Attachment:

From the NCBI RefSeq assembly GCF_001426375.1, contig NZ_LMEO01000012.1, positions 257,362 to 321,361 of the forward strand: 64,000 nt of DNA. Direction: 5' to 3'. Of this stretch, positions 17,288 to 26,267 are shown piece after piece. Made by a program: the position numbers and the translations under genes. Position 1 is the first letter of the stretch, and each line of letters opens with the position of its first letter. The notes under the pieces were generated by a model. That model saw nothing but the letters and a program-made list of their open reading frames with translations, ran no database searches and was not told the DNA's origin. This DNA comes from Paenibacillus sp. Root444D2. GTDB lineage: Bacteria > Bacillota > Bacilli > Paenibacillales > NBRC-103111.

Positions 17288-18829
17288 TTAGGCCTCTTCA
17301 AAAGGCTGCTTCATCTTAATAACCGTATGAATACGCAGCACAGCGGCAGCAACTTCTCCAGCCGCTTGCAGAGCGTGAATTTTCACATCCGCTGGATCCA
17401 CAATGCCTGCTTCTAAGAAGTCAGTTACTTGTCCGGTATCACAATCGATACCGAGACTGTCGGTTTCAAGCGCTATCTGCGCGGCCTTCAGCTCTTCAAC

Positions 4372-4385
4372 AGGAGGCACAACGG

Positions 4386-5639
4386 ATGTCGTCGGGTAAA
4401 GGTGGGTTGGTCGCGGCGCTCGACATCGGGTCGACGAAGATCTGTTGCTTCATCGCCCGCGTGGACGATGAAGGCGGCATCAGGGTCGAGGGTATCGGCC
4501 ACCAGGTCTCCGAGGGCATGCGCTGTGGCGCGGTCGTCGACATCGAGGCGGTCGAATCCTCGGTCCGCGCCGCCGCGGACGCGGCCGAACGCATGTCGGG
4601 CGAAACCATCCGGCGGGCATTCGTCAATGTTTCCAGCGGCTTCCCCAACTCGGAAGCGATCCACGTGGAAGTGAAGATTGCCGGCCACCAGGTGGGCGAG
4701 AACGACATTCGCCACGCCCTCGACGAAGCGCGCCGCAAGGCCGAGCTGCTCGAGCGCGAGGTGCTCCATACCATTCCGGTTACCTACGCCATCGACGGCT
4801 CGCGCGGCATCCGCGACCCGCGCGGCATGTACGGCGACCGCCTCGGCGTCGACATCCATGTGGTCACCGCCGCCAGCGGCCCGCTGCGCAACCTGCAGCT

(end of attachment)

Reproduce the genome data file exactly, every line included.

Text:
From the NCBI RefSeq assembly GCF_001426375.1, contig NZ_LMEO01000012.1, positions 257,362 to 321,361 of the forward strand: 64,000 nt of DNA. Direction: 5' to 3'. Of this stretch, positions 17,288 to 26,267 are shown piece after piece. Made by a program: the position numbers and the translations under genes. Position 1 is the first letter of the stretch, and each line of letters opens with the position of its first letter. The notes under the pieces were generated by a model. That model saw nothing but the letters and a program-made list of their open reading frames with translations, ran no database searches and was not told the DNA's origin. This DNA comes from Paenibacillus sp. Root444D2. GTDB lineage: Bacteria > Bacillota > Bacilli > Paenibacillales > NBRC-103111.

Positions 17288-18829
17288 TTAGGCCTCTTCA
17301 AAAGGCTGCTTCATCTTAATAACCGTATGAATACGCAGCACAGCGGCAGCAACTTCTCCAGCCGCTTGCAGAGCGTGAATTTTCACATCCGCTGGATCCA
17401 CAATGCCTGCTTCTAAGAAGTCAGTTACTTGTCCGGTATCACAATCGATACCGAGACTGTCGGTTTCAAGCGCTATCTGCGCGGCCTTCAGCTCTTCAAC

Positions 4372-4385
4372 AGGAGGCACAACGG

Positions 4386-5639
4386 ATGTCGTCGGGTAAA
4401 GGTGGGTTGGTCGCGGCGCTCGACATCGGGTCGACGAAGATCTGTTGCTTCATCGCCCGCGTGGACGATGAAGGCGGCATCAGGGTCGAGGGTATCGGCC
4501 ACCAGGTCTCCGAGGGCATGCGCTGTGGCGCGGTCGTCGACATCGAGGCGGTCGAATCCTCGGTCCGCGCCGCCGCGGACGCGGCCGAACGCATGTCGGG
4601 CGAAACCATCCGGCGGGCATTCGTCAATGTTTCCAGCGGCTTCCCCAACTCGGAAGCGATCCACGTGGAAGTGAAGATTGCCGGCCACCAGGTGGGCGAG
4701 AACGACATTCGCCACGCCCTCGACGAAGCGCGCCGCAAGGCCGAGCTGCTCGAGCGCGAGGTGCTCCATACCATTCCGGTTACCTACGCCATCGACGGCT
4801 CGCGCGGCATCCGCGACCCGCGCGGCATGTACGGCGACCGCCTCGGCGTCGACATCCATGTGGTCACCGCCGCCAGCGGCCCGCTGCGCAACCTGCAGCT